DAVID WILSON explores the history of a little-known site in the city: the York Tyburn

AS you drive, cycle or take the bus along the A1036 into York, it’s quite easy to miss it - 286 Tadcaster Road is the site of the York Tyburn.

It is a modest memorial plinth set back off the road in a paved area, just 50 yards or so from the Marriott Hotel.

It’s easier to see on foot if you walk your dog or go for a run on this side of the Knavesmire.

But 200 years ago and more, this was a well-known if marshy, unappealing spot. It was the location of the York Tyburn, or gallows, named after its sister near Marble Arch in London.

The Tyburn attracted crowds of spectators much like a race-meeting or football match does today.

There were four places of execution in York in the Middle Ages. Three of these were controlled by the church authorities, but the York Tyburn was controlled by the Crown and administered from York Castle.

Both the York and London Tyburns were similarly constructed.

A tall wooden construction with three posts, the Tyburn has been immortalised by at least two places in York city centre: the Three-Legged Mare in High Petergate and former pub The Last Drop Inn in Colliergate.

The Last Drop name has a double meaning: criminals were offered a final drink before death, and were hanged by the short drop method of execution which left victims to die by slow strangulation.

Who was put to death at the York Tyburn by this barbaric method? Both its first and last victims were soldiers found guilty of rape and both were Edwards.

The first execution took place on March 31, 1379. Twenty year old Edward Hewlson had been found guilty of raping Louisa Bentley, a servant at York Castle.

The last person to be hanged was Edward Hughes on August 29, 1801 for having raped Mary Barrun from Easingwold earlier that year.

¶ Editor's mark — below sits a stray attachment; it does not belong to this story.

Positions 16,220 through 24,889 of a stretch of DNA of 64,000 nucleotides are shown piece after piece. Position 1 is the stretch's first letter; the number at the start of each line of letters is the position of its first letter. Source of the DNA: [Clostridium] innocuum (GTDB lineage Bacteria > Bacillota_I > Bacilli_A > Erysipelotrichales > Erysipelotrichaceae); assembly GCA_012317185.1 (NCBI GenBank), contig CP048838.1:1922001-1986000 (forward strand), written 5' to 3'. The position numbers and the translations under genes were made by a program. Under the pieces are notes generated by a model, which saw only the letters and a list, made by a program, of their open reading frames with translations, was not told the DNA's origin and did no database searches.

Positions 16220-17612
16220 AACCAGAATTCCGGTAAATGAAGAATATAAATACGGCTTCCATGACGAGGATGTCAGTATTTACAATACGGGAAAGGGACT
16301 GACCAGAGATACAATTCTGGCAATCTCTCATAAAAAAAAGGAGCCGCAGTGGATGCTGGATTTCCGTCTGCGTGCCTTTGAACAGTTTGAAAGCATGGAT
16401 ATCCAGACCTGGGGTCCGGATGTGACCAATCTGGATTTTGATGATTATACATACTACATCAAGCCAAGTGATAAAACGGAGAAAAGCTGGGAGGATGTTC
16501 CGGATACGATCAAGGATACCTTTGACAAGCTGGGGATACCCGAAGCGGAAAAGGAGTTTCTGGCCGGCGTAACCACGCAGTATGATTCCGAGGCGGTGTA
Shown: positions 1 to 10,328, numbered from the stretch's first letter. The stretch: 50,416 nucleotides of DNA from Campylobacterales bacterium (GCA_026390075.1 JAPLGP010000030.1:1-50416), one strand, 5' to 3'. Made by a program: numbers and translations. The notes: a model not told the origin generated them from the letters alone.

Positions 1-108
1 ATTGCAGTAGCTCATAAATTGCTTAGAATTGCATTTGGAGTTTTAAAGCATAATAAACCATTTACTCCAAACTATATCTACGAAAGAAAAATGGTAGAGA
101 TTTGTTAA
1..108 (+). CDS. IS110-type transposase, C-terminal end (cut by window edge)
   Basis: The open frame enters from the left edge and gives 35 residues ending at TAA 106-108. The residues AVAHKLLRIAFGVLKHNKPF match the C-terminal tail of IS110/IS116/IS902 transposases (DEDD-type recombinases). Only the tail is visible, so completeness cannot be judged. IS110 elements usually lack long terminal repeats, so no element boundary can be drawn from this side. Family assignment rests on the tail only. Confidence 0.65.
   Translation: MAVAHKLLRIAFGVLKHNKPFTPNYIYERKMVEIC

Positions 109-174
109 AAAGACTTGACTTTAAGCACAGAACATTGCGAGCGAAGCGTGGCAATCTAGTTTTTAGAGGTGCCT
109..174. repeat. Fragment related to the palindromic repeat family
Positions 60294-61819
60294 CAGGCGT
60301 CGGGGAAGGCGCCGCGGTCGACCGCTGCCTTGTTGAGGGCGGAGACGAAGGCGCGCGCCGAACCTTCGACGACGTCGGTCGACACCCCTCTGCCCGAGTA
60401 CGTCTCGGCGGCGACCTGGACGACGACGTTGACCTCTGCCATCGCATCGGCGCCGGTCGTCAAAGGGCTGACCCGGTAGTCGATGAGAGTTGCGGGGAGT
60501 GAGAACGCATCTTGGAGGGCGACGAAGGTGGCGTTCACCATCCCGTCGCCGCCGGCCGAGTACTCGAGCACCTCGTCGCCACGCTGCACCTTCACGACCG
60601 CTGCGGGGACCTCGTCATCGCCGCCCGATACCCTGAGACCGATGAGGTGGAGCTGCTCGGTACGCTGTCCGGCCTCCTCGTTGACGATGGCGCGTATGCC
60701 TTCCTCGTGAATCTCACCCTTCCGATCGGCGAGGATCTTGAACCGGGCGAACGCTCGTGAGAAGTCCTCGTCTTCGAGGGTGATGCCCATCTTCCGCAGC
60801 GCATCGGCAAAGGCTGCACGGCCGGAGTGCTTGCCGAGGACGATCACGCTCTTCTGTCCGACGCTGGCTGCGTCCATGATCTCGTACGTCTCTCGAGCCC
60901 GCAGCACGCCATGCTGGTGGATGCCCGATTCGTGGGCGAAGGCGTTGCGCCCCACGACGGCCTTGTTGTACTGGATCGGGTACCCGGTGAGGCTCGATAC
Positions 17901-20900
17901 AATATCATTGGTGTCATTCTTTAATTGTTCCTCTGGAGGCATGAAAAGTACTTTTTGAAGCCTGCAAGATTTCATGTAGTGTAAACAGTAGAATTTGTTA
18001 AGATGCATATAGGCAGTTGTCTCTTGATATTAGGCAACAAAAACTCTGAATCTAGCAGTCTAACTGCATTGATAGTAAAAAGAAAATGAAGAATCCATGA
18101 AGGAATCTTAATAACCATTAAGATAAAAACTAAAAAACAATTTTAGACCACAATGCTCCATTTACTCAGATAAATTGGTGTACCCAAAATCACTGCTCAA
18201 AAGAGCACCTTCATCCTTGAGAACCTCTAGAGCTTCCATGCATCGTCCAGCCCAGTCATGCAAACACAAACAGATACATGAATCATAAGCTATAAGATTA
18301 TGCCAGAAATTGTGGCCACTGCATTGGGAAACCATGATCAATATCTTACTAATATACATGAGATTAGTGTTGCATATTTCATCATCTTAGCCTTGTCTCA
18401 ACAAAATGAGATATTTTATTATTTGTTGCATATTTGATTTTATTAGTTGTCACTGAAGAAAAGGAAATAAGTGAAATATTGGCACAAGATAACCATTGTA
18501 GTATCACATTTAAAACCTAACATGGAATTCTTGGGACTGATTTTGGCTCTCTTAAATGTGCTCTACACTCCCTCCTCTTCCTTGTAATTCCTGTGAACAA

The public gallows were then removed from the Knavesmire to a spot near York Castle in 1812, and public executions were banned altogether only in 1868.

In earlier centuries, it wasn’t just criminals such as murderers, rapists, thieves and forgers who were hanged at the York Tyburn.

Political rebels and holders of unacceptable religious beliefs were also executed here. Leaders and participants in the rebellions against Henry VIII’s religious reforms such as Thomas Percy, Earl of Northumberland and William Wode, Prior of Bridlington met their final end at the York Knavesmire.

Some of these rebels were also hanged, then drawn (cut in two) and quartered (cut into four pieces).

The Prior of Bridlington suffered the added indignity of being beheaded. Nicholas Postgate, the last Catholic to be martyred for his faith in England, was put to death here in 1679.

But the most famous victim of the York Tyburn was undoubtedly Dick Turpin.

The 34-year-old highwayman was executed there on April 7, 1739 for stealing three horses with a total value of £37.

His body was later buried in an unassuming piece of ground opposite St George’s church in the city centre.

It is said that Turpin carried himself with great dignity, spoke a few words to the assembled crowd, and then with the noose around his neck, threw himself to his death from the ladder.

More recently in 2011, the York Tyburn site enjoyed a makeover. Dringhouses and Woodthorpe Ward Committee pledged £1,500 to tidy up the place, repair a bench and install an information board with an explanation of the history of the place.

Then in 2018, Fr John Bane, parish priest of English Martyrs church in Dalton Terrace, led a group of about 50 people in a service at the site to commemorate all those who lost their lives as a result of religious persecution.

A 20-minute walk from the centre of the city will bring you to this forlorn spot where countless people suffered public humiliation and death.

York Tyburn stands as a reminder of human cruelty and the dark shadow it still casts over the world today.